Medicines in My Home
Middle School - Grades 6 through 8
Rationale and Goal
Over-the-counter (OTC) medicines are commonly used in the home Family members from adolescence to adulthood need to know how to choose, use and store OTC medicines safely.
FDA has seen literature that suggests adolescents as young as 11 or 12 may begin self-medicating with over-the-counter medicines. Adolescents this age may also be left alone after or before school, and may be asked to care for other children. Concerned that students this young likely lack the knowledge, skills and abilities to make decisions about medicine and use medicine safely without adult permission and supervision, FDA developed the MIMH educational program to be taught in classrooms. Materials were included that students can share with their family, so the family can work together to establish good habits.
The PowerPoint lesson and Interactive Home use scenarios to teach the student about the Drug Facts label. They can be used separately or together to achieve and reinforce learning objectives. Students can take the Interactive Home modules at their own pace. Teachers can assign modules as homework or an in-class activity, and then lead a discussion in the classroom. The elements are also adaptable for opt-out, after-school, extension and other educational settings.
Print materials for the classroom support instruction and the learner’s classroom experience. Home materials can be used to extend the classroom learning to the home where OTC medicines are used. The learner can also share the home materials with family members. With these materials, the entire family can learn about over-the-counter medicines and how to use them so they are safe and effective.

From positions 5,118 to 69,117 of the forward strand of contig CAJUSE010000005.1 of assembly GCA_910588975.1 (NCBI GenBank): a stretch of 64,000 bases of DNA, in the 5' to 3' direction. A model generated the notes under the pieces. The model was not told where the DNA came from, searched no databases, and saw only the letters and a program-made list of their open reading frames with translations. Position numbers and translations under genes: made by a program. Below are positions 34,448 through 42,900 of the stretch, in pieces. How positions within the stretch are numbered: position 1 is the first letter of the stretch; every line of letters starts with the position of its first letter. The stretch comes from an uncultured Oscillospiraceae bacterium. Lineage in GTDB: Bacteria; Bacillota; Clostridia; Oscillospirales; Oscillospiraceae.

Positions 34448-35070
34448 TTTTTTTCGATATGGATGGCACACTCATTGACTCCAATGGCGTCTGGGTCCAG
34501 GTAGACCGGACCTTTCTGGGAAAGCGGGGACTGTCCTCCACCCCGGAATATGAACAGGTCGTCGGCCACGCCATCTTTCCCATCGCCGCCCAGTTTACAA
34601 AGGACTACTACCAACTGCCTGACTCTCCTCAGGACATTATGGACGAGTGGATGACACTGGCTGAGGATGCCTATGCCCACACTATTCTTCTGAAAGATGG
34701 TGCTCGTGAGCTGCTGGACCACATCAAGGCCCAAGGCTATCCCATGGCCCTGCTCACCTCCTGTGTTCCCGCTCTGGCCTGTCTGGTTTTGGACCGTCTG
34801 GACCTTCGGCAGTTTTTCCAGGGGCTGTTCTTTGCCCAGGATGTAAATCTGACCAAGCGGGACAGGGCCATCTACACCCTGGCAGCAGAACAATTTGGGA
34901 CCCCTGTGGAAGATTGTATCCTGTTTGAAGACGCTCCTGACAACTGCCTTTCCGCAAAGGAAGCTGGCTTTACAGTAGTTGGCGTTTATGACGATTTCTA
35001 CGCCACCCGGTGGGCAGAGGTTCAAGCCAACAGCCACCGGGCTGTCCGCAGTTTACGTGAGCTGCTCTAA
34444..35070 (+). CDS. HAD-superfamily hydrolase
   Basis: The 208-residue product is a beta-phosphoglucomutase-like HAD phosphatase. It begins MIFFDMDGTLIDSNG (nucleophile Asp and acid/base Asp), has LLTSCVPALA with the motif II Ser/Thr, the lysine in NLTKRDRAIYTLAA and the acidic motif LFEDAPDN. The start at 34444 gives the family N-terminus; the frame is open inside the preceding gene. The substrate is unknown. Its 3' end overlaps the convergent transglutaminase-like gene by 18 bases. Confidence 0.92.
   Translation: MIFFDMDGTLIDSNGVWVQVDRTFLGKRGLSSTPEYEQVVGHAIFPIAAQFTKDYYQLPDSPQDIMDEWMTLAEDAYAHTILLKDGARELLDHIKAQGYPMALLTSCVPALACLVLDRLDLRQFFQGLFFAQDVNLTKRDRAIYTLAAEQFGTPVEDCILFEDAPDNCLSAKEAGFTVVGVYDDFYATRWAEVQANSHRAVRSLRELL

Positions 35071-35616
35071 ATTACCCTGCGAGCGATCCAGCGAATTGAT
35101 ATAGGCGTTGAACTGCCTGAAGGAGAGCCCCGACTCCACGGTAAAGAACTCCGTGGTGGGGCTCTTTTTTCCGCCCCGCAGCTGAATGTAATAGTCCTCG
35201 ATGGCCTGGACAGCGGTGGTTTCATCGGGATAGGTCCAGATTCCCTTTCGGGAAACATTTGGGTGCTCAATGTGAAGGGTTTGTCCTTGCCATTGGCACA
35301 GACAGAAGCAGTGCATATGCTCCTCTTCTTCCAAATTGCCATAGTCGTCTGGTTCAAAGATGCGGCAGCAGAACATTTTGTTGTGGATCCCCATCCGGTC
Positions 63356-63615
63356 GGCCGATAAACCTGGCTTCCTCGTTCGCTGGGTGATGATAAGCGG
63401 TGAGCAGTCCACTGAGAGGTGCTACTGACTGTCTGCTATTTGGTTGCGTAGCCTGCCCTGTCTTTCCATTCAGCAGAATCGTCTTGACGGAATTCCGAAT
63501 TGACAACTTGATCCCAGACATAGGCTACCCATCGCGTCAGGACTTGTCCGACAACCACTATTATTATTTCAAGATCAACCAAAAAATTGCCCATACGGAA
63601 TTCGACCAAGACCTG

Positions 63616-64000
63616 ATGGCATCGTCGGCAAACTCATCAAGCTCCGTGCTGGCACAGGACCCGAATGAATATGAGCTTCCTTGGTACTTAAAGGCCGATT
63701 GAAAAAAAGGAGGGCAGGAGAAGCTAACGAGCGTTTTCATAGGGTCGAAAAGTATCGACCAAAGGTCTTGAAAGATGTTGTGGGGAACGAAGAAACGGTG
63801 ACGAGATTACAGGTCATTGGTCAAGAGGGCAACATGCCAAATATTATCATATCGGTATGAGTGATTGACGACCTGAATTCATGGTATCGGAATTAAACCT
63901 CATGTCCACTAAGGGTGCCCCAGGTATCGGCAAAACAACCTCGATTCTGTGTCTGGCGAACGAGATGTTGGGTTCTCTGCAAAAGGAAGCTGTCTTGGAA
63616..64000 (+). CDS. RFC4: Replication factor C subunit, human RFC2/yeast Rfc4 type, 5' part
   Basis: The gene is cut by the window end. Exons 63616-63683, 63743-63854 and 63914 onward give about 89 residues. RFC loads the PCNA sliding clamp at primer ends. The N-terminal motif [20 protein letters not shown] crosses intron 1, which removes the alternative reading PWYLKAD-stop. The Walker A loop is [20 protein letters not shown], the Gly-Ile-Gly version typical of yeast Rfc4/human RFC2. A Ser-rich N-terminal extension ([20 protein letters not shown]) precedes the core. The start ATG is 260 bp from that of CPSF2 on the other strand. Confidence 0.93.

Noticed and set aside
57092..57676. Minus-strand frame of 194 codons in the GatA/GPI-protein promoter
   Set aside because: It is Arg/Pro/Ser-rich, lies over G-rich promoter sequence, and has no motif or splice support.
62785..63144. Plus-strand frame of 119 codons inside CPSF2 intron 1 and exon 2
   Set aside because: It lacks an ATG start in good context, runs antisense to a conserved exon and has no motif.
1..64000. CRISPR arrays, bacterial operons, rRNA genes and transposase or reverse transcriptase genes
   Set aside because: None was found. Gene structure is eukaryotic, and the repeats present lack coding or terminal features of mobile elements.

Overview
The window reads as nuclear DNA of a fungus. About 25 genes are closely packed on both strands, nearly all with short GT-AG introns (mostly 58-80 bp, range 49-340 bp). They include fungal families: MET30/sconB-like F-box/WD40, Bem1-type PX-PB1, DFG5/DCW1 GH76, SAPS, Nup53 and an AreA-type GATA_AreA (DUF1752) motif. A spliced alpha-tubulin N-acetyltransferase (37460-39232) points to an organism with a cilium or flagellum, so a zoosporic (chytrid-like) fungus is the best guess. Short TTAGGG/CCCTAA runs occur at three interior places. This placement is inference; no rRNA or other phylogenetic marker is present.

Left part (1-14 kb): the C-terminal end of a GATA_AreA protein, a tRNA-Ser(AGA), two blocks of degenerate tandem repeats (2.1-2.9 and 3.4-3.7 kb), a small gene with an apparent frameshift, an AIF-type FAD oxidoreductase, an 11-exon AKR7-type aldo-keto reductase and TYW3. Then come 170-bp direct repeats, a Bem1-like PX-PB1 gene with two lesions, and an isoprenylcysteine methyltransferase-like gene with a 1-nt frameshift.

- Read the Drug Facts label to choose and use the medicine safely.
- Children and adolescents should use medicines only if an adult has given permission.
- Know the active ingredients in your medicines, and don’t use two medicines with the same active ingredient together.
- Use medicine measuring tools to measure liquid medicines.
- Ask your doctor or pharmacist if you have questions about your medicine.
After completing the PowerPoint lesson, the student will:
- Understand what prescription and OTC medicines are, and:
- the ways they are the same and different.
- they have to follow the information on the label and from health care professionals to use medicines safely.
- Be able to identify:
- the different sections of the OTC medicine's Drug Facts label and know why it is important to read, understand and follow them every time medicine is used.
- the active ingredient(s) in a medicine and what it/they treat(s) (purpose and use).
- what kinds of problems and symptoms OTC medicines can treat.
- that children and adolescents need to get permission from an adult before they use any medicine.
- that liquid medicines for infants and children are not the same.
- to measure liquid medicines correctly, they need to use measuring tools made for medicines.
- to only use active ingredients that treat symptoms or problems they have.
- that two medicines with the same active ingredient shouldn’t be used together.
- how to get more information about their medicines.
- After completing the Interactive Home, in addition to the objectives above, the student will:
- know how to store medicine safely.
- have practiced using the sections of the Drug Facts label to make medicine choices.